When our grunt work was nearing its conclusion, Kevin arrived at our site with a 70 pound battery in arms and an invitation to lunch and tea in the Kiwi hut, both of which we gratefully accepted. We learned about their field research over sandwiches, and then Kevin offered a most spectacular invitation to join him on a private, up-close tour of the penguin rookery after we finished our installation. Considering the distance that must usually be maintained from wildlife according to the Antarctic Treaty, his offer was a most incredible opportunity to experience this quintessential Antarctica. With this new goal in mind, the ozone station practically assembled itself over the next few hours, and before long, we found ourselves being guided along the beach in the midst of the massive Adélie penguin rookery.
In sharp contrast to the windy, cooler weather that we had been experiencing in McMurdo as of late, Cape Bird was graced with sunshine, blue skies, and almost no wind. The quiet air allowed ice flows to return close to shore and penguins took advantage of the newfound islands with plunges into the water followed shortly after with amazing leaps out of the sea and landings onto their feet on the ice. At least as amazing and in a behavior I never knew existed, the penguins swam through the water like porpoises with their bodies alternately diving and attaining momentary flight. As we worked our way along the beach, I found myself lagging farther and farther behind the others. The scene around me was all encompassing with mini dramas being enacted by groups of penguins everywhere I looked. But mostly, I was simply enamored by the antics of these bipedal, adorable little creatures who walked as if they were a very distant evolutionary relative of our human species and almost wholly unrelated to the bird family to which they actually belong. I wandered for some time along the water amongst this alien world occupied by a colony of odd, little inhabitants and an occasional, massive seal who blissfully rested without a trace of motion on the warm, black sand. As I neared the glacial terminus, the other party members had already turned around and begun their return to the hut. I rejoined them for a stroll through the middle of the colony, but quickly found myself lagging again as the dynamics of the local species fully occupied my attention. Eventually, we reached the edge of the rookery and ascended to the hut where the others sipped tea and engaged in conversation. Meanwhile, I was still focused on the occupants below us at the water’s edge and with a few minutes left before the helicopter’s arrival, I politely dismissed myself for some final time on the beach with the Adélies. The helicopter arrived 25 minutes late which afforded a little more precious time in this special place, and I cherished every bit of it. I knew that my Antarctic experience was going to be special, but my time spent at Cape Bird left me feeling truly blessed. Without a doubt, my time among the Adélie penguins was of the most incredible experiences of my life.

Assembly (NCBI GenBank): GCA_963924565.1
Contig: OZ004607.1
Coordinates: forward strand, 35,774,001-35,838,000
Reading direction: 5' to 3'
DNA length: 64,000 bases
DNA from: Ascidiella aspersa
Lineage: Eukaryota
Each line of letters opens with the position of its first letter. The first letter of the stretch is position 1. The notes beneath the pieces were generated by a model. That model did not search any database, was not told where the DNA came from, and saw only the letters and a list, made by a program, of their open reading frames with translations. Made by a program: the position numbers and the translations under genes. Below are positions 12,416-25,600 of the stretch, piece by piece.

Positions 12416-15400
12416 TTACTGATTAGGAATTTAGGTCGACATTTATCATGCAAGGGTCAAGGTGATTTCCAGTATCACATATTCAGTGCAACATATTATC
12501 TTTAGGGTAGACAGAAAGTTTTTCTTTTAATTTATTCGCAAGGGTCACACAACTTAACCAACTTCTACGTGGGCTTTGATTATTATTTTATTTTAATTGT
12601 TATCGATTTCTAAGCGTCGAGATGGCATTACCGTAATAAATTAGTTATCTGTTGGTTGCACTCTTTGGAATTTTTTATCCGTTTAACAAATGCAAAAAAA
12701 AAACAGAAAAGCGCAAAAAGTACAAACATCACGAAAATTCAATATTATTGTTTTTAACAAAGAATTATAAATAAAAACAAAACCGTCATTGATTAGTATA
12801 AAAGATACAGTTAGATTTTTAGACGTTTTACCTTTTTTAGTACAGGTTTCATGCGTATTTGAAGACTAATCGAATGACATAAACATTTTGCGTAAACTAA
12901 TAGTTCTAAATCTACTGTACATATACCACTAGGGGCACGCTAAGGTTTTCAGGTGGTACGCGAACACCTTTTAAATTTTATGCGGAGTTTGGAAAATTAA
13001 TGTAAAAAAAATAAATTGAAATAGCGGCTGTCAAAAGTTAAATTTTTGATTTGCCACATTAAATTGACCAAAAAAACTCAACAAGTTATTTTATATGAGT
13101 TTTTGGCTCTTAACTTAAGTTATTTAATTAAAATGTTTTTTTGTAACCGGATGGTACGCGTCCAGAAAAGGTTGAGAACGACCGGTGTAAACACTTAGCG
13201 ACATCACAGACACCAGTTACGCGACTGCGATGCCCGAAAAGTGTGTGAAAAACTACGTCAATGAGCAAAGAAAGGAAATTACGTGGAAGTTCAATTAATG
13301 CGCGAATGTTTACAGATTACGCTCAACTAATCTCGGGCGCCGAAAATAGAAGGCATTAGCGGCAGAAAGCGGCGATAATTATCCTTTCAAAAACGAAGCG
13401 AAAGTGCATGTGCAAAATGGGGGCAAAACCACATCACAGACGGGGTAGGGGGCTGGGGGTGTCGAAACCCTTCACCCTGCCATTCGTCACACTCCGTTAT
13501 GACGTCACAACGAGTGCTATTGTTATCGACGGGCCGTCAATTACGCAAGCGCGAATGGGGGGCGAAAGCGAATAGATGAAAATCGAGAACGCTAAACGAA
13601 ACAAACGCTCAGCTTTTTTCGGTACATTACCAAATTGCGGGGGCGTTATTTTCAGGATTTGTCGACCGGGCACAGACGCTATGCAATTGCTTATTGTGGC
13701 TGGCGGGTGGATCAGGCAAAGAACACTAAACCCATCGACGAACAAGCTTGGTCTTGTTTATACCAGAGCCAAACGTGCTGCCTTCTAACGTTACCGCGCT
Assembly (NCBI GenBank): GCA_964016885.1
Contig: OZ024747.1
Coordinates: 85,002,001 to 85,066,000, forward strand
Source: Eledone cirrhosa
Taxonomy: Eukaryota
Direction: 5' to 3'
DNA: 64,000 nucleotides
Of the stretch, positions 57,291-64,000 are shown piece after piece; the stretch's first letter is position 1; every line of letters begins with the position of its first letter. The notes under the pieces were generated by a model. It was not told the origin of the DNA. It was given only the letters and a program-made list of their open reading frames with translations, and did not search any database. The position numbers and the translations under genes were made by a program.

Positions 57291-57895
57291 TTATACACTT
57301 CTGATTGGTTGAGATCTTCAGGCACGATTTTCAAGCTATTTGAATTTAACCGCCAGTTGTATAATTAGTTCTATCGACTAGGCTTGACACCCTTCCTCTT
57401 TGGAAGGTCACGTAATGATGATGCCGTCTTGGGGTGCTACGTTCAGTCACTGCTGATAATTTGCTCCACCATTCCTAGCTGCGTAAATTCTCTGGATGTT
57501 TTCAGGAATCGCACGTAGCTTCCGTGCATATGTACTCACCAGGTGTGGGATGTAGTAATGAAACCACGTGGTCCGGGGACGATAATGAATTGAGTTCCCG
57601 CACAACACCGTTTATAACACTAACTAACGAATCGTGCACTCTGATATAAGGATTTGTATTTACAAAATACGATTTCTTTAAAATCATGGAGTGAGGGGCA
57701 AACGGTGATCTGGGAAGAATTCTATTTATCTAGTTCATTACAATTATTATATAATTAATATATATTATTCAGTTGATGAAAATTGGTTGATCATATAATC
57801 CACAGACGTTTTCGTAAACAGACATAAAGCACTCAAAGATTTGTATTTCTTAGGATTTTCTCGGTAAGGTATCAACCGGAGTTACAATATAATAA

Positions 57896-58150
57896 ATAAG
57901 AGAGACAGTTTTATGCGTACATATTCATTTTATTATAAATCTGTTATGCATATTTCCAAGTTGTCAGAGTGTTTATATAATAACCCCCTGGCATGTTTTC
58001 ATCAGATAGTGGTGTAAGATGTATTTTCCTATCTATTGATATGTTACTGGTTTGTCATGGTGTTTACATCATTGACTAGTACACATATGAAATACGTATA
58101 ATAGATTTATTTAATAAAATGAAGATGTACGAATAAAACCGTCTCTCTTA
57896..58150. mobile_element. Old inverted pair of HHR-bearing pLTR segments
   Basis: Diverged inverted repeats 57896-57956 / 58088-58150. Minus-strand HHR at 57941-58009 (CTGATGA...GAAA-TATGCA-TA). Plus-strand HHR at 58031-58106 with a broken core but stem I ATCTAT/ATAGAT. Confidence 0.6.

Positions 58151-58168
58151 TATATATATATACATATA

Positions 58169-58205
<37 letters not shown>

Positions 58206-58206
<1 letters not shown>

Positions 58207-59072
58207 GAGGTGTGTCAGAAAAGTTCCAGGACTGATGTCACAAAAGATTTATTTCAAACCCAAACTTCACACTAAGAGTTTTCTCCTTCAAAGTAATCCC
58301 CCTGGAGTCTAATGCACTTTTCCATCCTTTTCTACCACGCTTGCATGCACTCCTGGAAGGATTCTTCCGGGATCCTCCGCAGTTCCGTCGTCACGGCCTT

During the time I spent on the Cape Bird beach, I managed to amass 400 photos and did my best to select some favorites that you can view directly in the photo album below or in a new page.
I also captured a panorama of the ozone station and the hillside that overlooks the impressive Adélie penguin colony that you can view directly in the frame below.
I also captured a few random video clips of the Adélie penguins and decided to splice them together to provide a sense of how these peculiar little creatures spend their time.